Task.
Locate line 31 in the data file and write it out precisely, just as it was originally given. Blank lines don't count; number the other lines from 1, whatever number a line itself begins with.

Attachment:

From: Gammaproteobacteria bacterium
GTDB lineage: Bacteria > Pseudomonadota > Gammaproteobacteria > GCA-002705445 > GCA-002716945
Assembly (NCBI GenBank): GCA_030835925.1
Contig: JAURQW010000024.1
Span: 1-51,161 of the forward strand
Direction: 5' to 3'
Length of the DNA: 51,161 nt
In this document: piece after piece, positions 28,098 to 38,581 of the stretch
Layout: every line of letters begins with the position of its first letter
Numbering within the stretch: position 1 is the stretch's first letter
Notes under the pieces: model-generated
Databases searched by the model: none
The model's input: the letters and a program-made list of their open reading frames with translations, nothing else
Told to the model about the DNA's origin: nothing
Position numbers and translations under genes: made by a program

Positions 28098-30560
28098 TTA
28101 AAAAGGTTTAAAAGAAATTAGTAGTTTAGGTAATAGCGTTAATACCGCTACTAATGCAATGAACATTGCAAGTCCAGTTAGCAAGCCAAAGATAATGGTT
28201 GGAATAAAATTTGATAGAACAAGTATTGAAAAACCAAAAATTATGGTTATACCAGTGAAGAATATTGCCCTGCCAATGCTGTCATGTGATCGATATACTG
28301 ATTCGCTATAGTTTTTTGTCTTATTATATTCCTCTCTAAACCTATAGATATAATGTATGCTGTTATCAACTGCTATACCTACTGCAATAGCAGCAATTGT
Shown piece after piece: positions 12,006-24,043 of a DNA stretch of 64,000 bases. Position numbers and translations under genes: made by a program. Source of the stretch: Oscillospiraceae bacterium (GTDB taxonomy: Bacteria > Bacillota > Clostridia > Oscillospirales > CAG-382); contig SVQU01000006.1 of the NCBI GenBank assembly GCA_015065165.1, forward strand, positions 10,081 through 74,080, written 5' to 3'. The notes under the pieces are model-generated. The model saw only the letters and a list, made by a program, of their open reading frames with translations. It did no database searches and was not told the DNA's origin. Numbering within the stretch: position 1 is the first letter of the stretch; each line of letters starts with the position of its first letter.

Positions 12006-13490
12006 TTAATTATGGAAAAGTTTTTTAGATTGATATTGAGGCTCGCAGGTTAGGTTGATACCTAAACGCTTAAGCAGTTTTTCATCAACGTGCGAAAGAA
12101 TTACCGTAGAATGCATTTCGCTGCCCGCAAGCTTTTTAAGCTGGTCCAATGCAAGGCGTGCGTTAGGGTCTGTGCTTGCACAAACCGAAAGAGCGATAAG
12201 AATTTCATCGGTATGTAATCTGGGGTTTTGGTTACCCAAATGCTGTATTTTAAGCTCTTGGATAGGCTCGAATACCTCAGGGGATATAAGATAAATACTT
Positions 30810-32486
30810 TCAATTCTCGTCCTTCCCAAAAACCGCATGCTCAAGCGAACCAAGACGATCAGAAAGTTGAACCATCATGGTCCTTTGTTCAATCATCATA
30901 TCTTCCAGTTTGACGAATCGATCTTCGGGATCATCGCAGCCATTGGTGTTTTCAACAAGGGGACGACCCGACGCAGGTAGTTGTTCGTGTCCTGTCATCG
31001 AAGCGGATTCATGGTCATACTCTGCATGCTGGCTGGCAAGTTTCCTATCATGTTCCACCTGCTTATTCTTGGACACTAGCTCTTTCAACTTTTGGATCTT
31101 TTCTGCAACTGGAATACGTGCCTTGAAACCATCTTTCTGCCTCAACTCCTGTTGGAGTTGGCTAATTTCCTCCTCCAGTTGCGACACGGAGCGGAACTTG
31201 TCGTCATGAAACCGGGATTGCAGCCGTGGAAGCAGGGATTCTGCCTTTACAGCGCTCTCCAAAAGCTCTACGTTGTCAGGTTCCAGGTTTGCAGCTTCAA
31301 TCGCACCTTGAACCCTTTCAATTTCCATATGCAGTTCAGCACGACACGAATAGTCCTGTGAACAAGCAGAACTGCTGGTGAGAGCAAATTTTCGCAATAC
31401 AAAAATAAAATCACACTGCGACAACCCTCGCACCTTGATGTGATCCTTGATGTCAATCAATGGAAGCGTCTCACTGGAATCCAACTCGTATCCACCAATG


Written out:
31201 TCGTCATGAAACCGGGATTGCAGCCGTGGAAGCAGGGATTCTGCCTTTACAGCGCTCTCCAAAAGCTCTACGTTGTCAGGTTCCAGGTTTGCAGCTTCAA